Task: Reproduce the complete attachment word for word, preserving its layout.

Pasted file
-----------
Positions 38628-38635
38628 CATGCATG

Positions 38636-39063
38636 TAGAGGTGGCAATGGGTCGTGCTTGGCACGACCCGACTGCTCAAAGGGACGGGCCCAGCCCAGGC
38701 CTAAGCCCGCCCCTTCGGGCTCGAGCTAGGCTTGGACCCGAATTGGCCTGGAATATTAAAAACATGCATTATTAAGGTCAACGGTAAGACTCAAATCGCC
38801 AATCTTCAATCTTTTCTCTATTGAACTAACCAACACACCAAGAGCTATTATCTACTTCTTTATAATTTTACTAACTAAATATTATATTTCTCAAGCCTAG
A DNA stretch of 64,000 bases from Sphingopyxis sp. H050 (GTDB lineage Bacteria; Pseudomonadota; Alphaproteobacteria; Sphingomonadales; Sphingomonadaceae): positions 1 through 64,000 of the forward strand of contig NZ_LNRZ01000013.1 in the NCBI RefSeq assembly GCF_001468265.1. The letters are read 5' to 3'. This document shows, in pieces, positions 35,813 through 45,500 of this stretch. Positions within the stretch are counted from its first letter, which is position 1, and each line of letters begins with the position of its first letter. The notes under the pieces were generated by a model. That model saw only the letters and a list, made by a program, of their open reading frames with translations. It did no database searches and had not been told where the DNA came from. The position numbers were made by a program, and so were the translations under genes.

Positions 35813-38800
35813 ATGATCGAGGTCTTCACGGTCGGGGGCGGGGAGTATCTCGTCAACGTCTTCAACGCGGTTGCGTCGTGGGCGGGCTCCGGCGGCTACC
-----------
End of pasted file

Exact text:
Positions 38628-38635
38628 CATGCATG

Positions 38636-39063
38636 TAGAGGTGGCAATGGGTCGTGCTTGGCACGACCCGACTGCTCAAAGGGACGGGCCCAGCCCAGGC
38701 CTAAGCCCGCCCCTTCGGGCTCGAGCTAGGCTTGGACCCGAATTGGCCTGGAATATTAAAAACATGCATTATTAAGGTCAACGGTAAGACTCAAATCGCC
38801 AATCTTCAATCTTTTCTCTATTGAACTAACCAACACACCAAGAGCTATTATCTACTTCTTTATAATTTTACTAACTAAATATTATATTTCTCAAGCCTAG
A DNA stretch of 64,000 bases from Sphingopyxis sp. H050 (GTDB lineage Bacteria; Pseudomonadota; Alphaproteobacteria; Sphingomonadales; Sphingomonadaceae): positions 1 through 64,000 of the forward strand of contig NZ_LNRZ01000013.1 in the NCBI RefSeq assembly GCF_001468265.1. The letters are read 5' to 3'. This document shows, in pieces, positions 35,813 through 45,500 of this stretch. Positions within the stretch are counted from its first letter, which is position 1, and each line of letters begins with the position of its first letter. The notes under the pieces were generated by a model. That model saw only the letters and a list, made by a program, of their open reading frames with translations. It did no database searches and had not been told where the DNA came from. The position numbers were made by a program, and so were the translations under genes.

Positions 35813-38800
35813 ATGATCGAGGTCTTCACGGTCGGGGGCGGGGAGTATCTCGTCAACGTCTTCAACGCGGTTGCGTCGTGGGCGGGCTCCGGCGGCTACC